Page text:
Tom Litwan: A former stonemason rebuilds the Aargau's wine reputation
TEXT: DANIEL SCHÖNBERGER
PHOTOS: LILIANA SCHÖNBERGER
Trained mason Tom Litwan began crafting elegant yet edgy, biodynamic, low-intervention Pinot Noirs and Chardonnays in Switzerland's Aargau back in 2006. Today his wines play in the same league as top French and German producers.
Normally, the Aargau is better known for its notoriously jammed locations along the A1 highway connecting Zürich with Bern and French-speaking Switzerland. The canton’s sole claim to gustatory fame is a carrot cake, Aargauer Rüeblitorte. Litwan’s decision to make wine here may initially surprise, but looking a bit closer, it actually makes a lot of sense.
Before phylloxera bedeviled the old world at the end of the 19th century, the Aargau produced more wine than the Valais, today Switzerland’s most important wine region. The Aargau lies at the same latitude as Burgundy and its vineyards sit on Jura lime marl. The earliest evidence of viticulture here was found in the archeological remains of Roman settlements near Windisch, Augst, and Zurzach. Today, AOC Aargau counts some 400 hectares under cultivation and is the fourth-largest wine-growing region of Deutschschweiz (German-speaking Switzerland) after Zürich, Schaffhausen, and Graubünden.
At the end of September, my wife Liliana and I meet Litwan in front of his cellar in Oberhof. Last year around this time, picking was in full swing. But this year cool temperatures, heavy rain, and hail delayed harvest until late October. The mild, sunny weather over the last few weeks helped to reconcile the miserable conditions and gave vintners a few moments to breathe before the final push of the season.
But there was nothing to indicate that the inconspicuous building our GPS navigated us to was home to Litwan Wein. Litwan himself, unassuming and wearing his signature cap and a friendly smile, was waiting for us in his white Renault van. He looked slightly worn by the many hours of extra work fighting the predations of mildew and canopy vigor caused by the ghastly wet conditions of 2021. We hopped into the van for a three-hour ride along steep and winding dirt roads, over green hills, along chalky rocks, and through ancient forests. Not at all the “highway canton” I had known.
Litwan’s eight vineyards are situated in the Jurapark, which is part of the national repository of nature reserves and tectonically belongs to the French Jura. The vineyards are spread over eight villages in two valleys divided by the Jurasüdfuss massif. “This is my hail insurance,” Litwan says, pointing to his diffuse sites. “It is highly unlikely that hail strikes everywhere at the same time.” The tiny dots make up six hectares and Litwan produces only single-vineyard wines. Given the small yields, differing exposures of the vineyards, and low-intervention techniques in the cellar, each wine is unique to its respective terroir and can vary significantly between vintages. The wines have a certain edge that demands an open mind and healthy curiosity.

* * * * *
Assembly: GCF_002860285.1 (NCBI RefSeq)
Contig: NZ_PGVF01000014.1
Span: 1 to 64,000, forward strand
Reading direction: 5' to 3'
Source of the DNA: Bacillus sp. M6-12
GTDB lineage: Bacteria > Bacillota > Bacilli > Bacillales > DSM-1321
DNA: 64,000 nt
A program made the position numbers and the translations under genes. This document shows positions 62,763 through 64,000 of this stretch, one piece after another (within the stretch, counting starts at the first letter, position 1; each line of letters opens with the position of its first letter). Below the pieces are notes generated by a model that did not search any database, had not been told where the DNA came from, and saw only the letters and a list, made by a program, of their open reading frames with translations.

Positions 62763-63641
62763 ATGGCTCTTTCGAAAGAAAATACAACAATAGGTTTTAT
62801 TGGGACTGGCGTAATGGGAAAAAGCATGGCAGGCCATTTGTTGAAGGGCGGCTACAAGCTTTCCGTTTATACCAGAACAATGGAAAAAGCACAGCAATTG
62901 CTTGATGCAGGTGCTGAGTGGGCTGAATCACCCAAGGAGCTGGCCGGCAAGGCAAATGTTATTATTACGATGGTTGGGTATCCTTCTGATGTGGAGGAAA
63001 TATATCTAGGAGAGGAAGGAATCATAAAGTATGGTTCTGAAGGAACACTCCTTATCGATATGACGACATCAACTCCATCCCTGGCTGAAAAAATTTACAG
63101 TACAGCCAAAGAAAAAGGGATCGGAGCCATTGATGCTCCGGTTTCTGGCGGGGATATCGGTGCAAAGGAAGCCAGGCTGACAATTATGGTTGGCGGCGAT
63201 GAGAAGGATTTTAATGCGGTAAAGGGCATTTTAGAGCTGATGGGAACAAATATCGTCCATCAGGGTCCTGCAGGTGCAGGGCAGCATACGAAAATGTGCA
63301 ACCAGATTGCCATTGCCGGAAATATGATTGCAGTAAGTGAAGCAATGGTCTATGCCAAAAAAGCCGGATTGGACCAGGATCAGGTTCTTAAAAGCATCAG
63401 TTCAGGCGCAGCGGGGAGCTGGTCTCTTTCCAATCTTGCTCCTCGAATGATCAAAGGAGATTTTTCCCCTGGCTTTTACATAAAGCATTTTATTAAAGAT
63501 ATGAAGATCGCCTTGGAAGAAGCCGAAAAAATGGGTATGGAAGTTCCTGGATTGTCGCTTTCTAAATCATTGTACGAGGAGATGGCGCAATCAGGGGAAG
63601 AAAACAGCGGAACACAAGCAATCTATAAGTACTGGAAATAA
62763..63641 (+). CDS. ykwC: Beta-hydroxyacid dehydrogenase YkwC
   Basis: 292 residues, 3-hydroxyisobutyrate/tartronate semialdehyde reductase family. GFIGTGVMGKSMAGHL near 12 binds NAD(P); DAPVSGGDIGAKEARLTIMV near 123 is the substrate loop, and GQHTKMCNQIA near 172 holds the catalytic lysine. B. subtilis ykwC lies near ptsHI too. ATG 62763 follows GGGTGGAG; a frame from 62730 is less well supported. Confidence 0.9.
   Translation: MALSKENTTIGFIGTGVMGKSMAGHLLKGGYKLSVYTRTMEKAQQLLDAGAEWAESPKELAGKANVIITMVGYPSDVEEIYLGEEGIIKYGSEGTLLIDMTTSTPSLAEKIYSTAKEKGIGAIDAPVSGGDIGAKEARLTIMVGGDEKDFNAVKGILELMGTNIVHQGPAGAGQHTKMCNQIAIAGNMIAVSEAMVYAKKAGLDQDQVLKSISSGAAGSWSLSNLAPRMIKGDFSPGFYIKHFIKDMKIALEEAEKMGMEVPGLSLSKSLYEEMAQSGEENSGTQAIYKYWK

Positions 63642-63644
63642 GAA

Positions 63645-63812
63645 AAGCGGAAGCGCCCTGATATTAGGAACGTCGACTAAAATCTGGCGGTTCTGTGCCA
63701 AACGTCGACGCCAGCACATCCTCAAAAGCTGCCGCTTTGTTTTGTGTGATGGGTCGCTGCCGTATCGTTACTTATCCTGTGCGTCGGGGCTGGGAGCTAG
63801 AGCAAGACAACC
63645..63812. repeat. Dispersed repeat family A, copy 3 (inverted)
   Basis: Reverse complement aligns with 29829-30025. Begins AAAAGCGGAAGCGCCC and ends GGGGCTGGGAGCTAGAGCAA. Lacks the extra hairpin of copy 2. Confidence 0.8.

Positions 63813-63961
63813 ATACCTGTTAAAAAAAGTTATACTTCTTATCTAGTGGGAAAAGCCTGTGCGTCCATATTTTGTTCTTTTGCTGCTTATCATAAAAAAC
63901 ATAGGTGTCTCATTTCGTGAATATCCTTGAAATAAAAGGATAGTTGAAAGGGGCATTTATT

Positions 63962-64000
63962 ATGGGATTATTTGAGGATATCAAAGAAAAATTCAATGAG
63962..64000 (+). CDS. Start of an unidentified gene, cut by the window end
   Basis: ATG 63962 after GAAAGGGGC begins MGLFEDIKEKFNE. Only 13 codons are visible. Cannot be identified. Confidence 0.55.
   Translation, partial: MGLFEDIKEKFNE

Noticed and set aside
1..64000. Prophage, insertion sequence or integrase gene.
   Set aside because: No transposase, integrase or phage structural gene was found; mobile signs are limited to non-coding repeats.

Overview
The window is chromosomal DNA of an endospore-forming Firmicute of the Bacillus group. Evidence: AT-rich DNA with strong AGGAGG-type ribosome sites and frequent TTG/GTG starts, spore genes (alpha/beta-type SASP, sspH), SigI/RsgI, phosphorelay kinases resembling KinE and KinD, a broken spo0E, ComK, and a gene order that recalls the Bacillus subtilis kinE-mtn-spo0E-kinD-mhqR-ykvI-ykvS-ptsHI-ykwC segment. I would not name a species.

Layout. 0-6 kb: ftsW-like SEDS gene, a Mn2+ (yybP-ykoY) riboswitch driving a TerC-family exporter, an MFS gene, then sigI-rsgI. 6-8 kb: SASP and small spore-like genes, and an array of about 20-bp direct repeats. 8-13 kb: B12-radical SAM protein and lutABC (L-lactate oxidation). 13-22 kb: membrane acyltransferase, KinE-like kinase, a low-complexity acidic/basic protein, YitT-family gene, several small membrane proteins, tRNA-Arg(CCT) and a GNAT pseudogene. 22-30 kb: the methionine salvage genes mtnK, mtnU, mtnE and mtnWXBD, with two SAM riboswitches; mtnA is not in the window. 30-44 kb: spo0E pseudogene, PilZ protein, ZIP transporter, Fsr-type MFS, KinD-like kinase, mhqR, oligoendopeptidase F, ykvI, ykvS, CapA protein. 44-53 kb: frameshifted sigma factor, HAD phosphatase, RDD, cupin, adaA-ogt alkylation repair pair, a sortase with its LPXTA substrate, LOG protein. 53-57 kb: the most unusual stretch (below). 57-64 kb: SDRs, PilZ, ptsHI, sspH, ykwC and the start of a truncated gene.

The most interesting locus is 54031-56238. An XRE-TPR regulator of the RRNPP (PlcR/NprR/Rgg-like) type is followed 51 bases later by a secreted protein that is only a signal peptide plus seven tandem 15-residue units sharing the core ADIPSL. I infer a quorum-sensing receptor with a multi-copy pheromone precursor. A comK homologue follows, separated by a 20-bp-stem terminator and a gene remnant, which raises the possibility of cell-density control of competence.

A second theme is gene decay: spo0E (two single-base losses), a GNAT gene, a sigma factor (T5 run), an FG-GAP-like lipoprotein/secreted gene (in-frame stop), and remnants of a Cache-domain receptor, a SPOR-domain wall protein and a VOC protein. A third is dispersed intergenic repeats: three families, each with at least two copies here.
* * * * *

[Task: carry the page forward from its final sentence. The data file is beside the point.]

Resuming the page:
Our first stop is Chalofe (dialect for “Kalkofen,” or chalk oven) above Thalheim. This is where Litwan’s journey began in 2006. It is still his most precious vineyard, producing the most precise, elegant, filigreed, and expressive Pinot Noirs. At 500 meters elevation, the climate pushes the limits of what will still allow grapes to fully ripen. The vines grow right beneath a forest, providing for strong diurnal shifts that benefit aromatic development. A steady wind keeps the vegetation dry. Anyone who has experienced the vineyards of Arbois and Pupillin will be struck by immediate déjà vu.
Anyone who has experienced the vineyards of Arbois and Pupillin will be struck by déjà vu.
We taste the Thalheim Chalofe 2014. The robe is a pale ruby, on the nose and palate dark strawberries, red cherries and currants, violets, withered roses, cloves, licorice, black pepper, some chocolate and tobacco, and wet autumn leaves. The wine is fully dry, with a medium body, tannins, and alcohol, and rocket-high acidity. Multidimensional and terroir-driven, oak far in the background, with a very long and super salty finish, this is how I like Pinot Noir best.
The Chalofe vineyard also hosts a few rows of Petit Meslier. This very rare variety still resides in the classification of Champagne AOC. Because it was low-yielding, it was almost entirely displaced by Chardonnay. Litwan, however, is not interested in quantity. And here on the Jura hills, the Savagnin crossing is in its natural habitat. Litwan turns the Petit Meslier into an exclusive, vintage extra brut Blanc de Blancs. The base wine ages in used barrique for a year and after secondary fermentation stays on the lees for another three years before disgorgement. The sparkler is the most expensive wine in Tom’s portfolio and my wife and I will certainly leave our 2016 bottle in the cellar for years to come.
Litwan’s vineyards have been Demeter-certified since 2010. He does not make a fuss about or romanticize it, though, and you will search in vain among his vines for the tulips that ornament the vineyards of his peers, Markus Ruch and Hans-Peter Schmidt. To him, biodynamic farming is a means, not an end. “But you still make natural wine, don’t you?” I ask. “I have a semantic issue with the term,” Litwan explains. “Wine is a monocultural product and does not have much to do with nature. To me natural wine is a trend. Once their beards are shaved off, the hipsters will move on to the next thing someone told them was cool.”